Bonfire Night! The four hundred-year-old tradition of burning the straw effigy is beginning in Upper Kingsleigh, England. The torch extends… But it’s no mock figure at the end of the rope; it’s the body of a man, an American tourist. Brenna Taylor, Derbyshire C.I.D., is assigned to the case on a team of detectives under Detective-Chief Inspector Geoffrey Graham. It is the chance Brenna has been waiting for, and she is anxious to impress him.
Most villagers suspect an outsider as the killer. But when the frost-covered body of a resident is discovered, apprehension shifts and suspects multiply. Among them are the American's brother-in-law, still angry over his sister's death; the husband, who fears his wife will desert him for the American; the inebriated, penniless uncle, who clings to his nephew's fortune tighter than a cork in a wine bottle. Then Brenna becomes the target of a series of frightening pranks--the work of a harassing male colleague, or a deadly warning to leave the case? Her hunt is personal now.
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“Have you any thoughts why Steve Pedersen should be murdered?” Graham said.
Though decidedly slurred, the statement was understandable, and drew our attention to the newcomer in the doorway. Propped up like a limp sack of potatoes from the bonfire, a man slumped against the doorjamb. One hand was wrapped around the edge of the door, the other hand wrapped around a glass. He uttered his question again, this time to the door.
Obviously embarrassed and annoyed, Arthur rose quickly. Glancing at us, he mumbled an introduction. “This is my uncle, Gilbert Catchpool. He’s visiting for a few days.”
As if editorializing, the wood-cased clock on the mantle belched the half-hour, then settled into silence.
Uncle Gilbert lifted the glass to his lips and, as though using the glass as odd binoculars or telescope, staggered into the room, barely consuming more whiskey than he spilled. He paused at the couch as Arthur rushed up to him.
Remarkable. No family resemblance at all, I thought, scanning the paintings on the wall. The Catchpools were, without exception, angular, bony people. Brunets and redheads. There were several noses that seemed to pass themselves from father to son, and an occasional cleft chin, but the verification of Catchpool splendor and lineage rested in the eyes. Dress altered with the generations, but those large, close-set eyes linked them. And Gilbert Catchpool either echoed the maternal line or was a throwback to an earlier branch, I thought, for everything about him was round. But his round hazel eyes had taken on a definite red hue, as had the circular spot of pale skin at the back of his head. An emphatic stomach rolled down his substantial frame, threatening to overflow the confines of his belt.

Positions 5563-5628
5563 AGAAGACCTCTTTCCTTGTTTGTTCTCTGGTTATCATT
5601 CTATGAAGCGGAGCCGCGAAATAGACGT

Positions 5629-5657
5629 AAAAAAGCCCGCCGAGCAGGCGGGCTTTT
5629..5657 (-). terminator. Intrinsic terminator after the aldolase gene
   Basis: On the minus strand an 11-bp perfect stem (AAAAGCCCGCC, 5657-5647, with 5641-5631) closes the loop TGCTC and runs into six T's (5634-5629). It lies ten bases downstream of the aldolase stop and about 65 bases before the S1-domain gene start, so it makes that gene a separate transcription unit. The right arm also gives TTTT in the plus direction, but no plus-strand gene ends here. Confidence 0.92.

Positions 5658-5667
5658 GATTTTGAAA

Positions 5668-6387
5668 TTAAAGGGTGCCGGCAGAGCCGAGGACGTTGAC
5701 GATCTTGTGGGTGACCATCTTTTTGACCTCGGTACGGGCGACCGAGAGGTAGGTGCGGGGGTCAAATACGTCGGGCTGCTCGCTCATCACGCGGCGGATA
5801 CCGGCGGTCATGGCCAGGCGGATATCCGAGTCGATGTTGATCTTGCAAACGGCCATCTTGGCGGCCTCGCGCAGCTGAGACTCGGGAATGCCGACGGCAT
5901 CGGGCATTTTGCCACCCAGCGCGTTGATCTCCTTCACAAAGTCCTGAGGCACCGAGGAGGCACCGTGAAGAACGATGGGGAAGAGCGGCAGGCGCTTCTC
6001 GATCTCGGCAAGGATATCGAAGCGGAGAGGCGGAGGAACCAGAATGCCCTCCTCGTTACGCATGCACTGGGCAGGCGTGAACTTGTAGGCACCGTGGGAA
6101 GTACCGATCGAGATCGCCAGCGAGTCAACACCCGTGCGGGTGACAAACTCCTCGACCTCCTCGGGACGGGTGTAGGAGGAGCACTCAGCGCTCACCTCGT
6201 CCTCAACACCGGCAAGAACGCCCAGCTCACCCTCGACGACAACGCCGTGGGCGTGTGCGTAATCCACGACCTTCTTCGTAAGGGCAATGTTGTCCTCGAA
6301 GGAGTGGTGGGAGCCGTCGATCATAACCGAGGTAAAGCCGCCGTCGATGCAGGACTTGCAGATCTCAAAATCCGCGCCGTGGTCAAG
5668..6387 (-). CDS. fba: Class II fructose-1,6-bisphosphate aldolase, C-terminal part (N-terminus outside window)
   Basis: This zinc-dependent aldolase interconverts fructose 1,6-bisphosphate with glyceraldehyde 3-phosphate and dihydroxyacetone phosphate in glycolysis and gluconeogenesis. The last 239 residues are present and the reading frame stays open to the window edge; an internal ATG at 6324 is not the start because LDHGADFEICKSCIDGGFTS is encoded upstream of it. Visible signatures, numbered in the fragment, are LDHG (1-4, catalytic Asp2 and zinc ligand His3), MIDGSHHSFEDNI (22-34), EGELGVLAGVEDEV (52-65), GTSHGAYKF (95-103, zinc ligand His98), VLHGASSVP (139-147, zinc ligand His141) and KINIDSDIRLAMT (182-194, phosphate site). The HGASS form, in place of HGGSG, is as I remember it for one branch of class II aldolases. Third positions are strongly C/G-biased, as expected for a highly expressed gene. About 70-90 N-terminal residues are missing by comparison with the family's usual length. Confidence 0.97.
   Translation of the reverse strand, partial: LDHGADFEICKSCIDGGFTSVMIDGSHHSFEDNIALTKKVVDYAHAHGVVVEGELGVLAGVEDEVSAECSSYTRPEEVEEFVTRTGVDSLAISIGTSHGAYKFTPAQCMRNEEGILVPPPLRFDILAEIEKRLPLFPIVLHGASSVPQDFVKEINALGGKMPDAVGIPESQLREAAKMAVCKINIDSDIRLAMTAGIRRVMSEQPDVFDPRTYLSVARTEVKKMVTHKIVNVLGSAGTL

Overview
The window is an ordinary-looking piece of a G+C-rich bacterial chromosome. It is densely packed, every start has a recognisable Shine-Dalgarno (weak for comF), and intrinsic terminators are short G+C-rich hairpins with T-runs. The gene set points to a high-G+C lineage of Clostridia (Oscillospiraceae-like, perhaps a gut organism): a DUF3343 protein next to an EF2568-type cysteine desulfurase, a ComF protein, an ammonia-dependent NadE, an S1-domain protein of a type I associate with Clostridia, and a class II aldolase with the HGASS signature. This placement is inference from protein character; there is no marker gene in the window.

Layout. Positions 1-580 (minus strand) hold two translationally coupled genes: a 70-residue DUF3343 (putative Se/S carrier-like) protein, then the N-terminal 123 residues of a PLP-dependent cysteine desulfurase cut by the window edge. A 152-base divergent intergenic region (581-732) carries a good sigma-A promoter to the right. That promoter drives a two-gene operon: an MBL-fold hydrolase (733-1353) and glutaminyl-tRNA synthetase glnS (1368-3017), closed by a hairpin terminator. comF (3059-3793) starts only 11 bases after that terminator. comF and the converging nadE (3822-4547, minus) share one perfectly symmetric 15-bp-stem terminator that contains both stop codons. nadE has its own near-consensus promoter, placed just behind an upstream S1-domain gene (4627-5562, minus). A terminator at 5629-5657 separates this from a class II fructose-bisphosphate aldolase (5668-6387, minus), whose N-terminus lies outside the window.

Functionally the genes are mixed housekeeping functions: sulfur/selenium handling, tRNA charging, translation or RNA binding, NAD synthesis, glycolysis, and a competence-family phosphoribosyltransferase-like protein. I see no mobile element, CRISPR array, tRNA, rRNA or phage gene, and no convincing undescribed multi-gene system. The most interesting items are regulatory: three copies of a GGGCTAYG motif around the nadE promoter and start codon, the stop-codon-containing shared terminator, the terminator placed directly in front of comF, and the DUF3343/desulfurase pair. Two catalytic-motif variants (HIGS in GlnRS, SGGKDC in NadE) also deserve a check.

Gilbert’s free hand dug into the back of the sofa for support, giving him the appearance of someone leaning into a cyclone. He swayed slightly, alternately blinking and pulling back his eyelids, trying to focus his eyes and mind. Like a bully clamoring for a fight, he demanded our names, and to know who had been murdered.
“Steve Pedersen’s been murdered,” Graham replied from his chair.
Gilbert squinted at his nephew, as though the name and circumstances nagged at him from somewhere within his mental morass. “Do we know him? Did I murder him?”
A month-long trip to England during her college years introduced Jo to the joys of Things British. Since then, she has been lured back nearly a dozen times, and lived there during her professional folksinging stint. This intimate knowledge of Britain forms the backbone of the Peak District mystery series.
Jo’s insistence for accuracy--from police methods and location layout to the general “feel” of the area--has driven her innumerable times to Derbyshire for research. These explorations and conferences with police friends provide the detail filling the books.
In 1999 she returned to Webster University to major in English. She graduated in 2001 with a BA degree and departmental honors.
Jo founded the Greater St. Louis Chapter of Sisters in Crime, serving as its first president. Besides her love of mysteries and early music, she also enjoys photography, reading, creating recipes, and her backyard wildlife. Her cat, Tennyson, shares her St. Louis home.
Jo will be awarding a handmade lapis lazuli necklace on a bamboo cord to a randomly drawn winner via rafflecopter during the tour - International giveaway. The cord is adjustable and the necklace is comprised of three stones ranging in length from 1 5/8" to 2 1/8". (It's like the one Brenna Taylor in the book wears)